Home cinema install: Welcome to the AV playroom!

Check out this dedicated home cinema room that looks... groovy

This luxurious cinema room is the end result of a full makeover by North Yorkshire's Harrogate Home Cinema, and is affectionately known as The Modeon by its happy owner. An existing customer of the professional install firm, the project arose when he decided to fulfil a long-term dream and convert the old playroom in his house into a dedicated movie den. 

The initial stage of the build involved the creation of 3D visuals to ensure the owner was getting exactly what he wanted. Then, once a layout design was approved, Harrogate Home Cinema began creating the technical specification, working, we're told, to a 'strict budget'. We haven't been given the exact cost of the whole setup, but we imagine the said budget wasn't exactly miserly...

When it boils down to it

'When we got the nod to crack on with the designs we were all pretty excited,' reveals the installer. 'There was just the small matter of moving the boilers responsible for heating the whole house out of the room and relocating them outside.'

With that initial problem overcome, the rip-out of the room began, in conjunction with the company's joinery and building partner SJF Designs (also based in Harrogate). New wiring was installed to replace the original room fixtures, including six new lighting circuits (all to be Rako-controlled), Cat6, HDMI, speaker wire and control cabling, plus air conditioning ducting and additional power provision.

After cabling was completed, the movie mecca could really take shape. Key to its design is the 15in raised seating stage at the rear, which was constructed to house the second four-chair tier of cinema seating. Additional fittings include false ceilings, wall-panel frames and the crescent-shaped step sitting below where the projector screen would eventually be sited. There were also doors and windows to block up, plus the small matter of custom-built hardware cabinetry.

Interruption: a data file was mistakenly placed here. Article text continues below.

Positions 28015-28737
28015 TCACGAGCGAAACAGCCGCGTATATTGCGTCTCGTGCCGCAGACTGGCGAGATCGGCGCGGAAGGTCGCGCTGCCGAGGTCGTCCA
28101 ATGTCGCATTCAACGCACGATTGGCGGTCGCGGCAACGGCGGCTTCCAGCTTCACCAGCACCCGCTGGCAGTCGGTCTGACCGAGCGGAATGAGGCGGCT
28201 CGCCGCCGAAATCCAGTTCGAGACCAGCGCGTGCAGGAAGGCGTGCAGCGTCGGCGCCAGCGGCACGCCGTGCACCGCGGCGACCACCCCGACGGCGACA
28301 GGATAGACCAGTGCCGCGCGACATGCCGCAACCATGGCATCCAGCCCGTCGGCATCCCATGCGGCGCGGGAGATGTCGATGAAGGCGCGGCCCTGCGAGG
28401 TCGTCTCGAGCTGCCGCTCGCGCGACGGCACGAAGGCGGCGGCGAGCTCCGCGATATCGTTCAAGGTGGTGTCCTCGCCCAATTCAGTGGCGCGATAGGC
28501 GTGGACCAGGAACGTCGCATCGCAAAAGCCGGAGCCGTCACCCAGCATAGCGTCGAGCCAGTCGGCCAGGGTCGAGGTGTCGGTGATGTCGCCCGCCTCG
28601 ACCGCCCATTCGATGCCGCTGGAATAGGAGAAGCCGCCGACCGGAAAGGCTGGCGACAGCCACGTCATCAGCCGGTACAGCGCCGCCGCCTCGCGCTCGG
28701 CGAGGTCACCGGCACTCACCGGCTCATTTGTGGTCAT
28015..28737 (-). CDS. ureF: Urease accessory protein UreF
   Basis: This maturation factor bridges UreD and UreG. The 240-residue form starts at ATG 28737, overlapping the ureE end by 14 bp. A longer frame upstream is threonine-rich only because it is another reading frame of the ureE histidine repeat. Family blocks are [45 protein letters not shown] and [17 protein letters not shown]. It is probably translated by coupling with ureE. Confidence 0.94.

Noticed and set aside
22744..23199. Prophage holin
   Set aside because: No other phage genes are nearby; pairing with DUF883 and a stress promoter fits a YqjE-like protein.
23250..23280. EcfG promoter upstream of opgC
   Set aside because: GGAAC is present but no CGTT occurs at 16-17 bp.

Cables were tested and terminated before the decorators were let loose. After plastering, they implemented the chosen colour scheme – matt finishes and dark colours throughout, with blacks for the walls, grey for the ceiling and burgundy for the carpets and fabrics.

The second stage of the conversion was installation of hardware and lighting. First to go in were the two custom-made star ceilings from Starscape. These two independently colour-changing ceiling panels were further enhanced by Rako-controlled ceiling circuits. Rounding out the awe-inspiring lighting scheme are 15 fabric-covered backlit wall panels, here set to an eye-catching shade of purple. RGB strip lighting was selected for its custom colour-matching talents. 

Taking a tablet

The lighting is all handled by a bespoke DemoPad iPad interface, provided by the installer. The owner's tablet is also used to drive the hardware, providing idiot-proof control of kit for watching movies and television, playing games or listening to music. 

Given the lush design, the cinema room's AV electronics are perhaps not as overtly high-end as you might expect. A mid-range Onkyo TX-NR717 routes audio to the multichannel array, which is a 7.1 combination of Monitor Audio CT-380FX in-ceiling speakers, Monitor Audio W380s across the front soundstage and a Sunfire HRS-10 subwoofer. The latter is a diminutive bass bin, with only a 10in driver, but it packs a potent 1,000W amplifier. 

The bigscreen visuals are provided by a JVC D-ILA X70 projector, which fires its contrast-rich imagery onto a three-metre Draper Onyx acoustically-transparent screen (the MA speakers are mounted in the wall behind). Content is delivered by a 2012-era Sony BDP-S790 Blu-ray player, Sky+HD and an Apple TV box, which streams from the owner's media library. Apart from the PJ, none of these slabs of silicon disrput the room's clean lines – all are located in the aforementioned cabinet, supported by a whopping 33U AV rollarack.

Finishing touches in this smart-looking room include commercial-grade popcorn and slushy machines. If it was our den, we'd probably fire both up and not leave until the last kernel had been popped...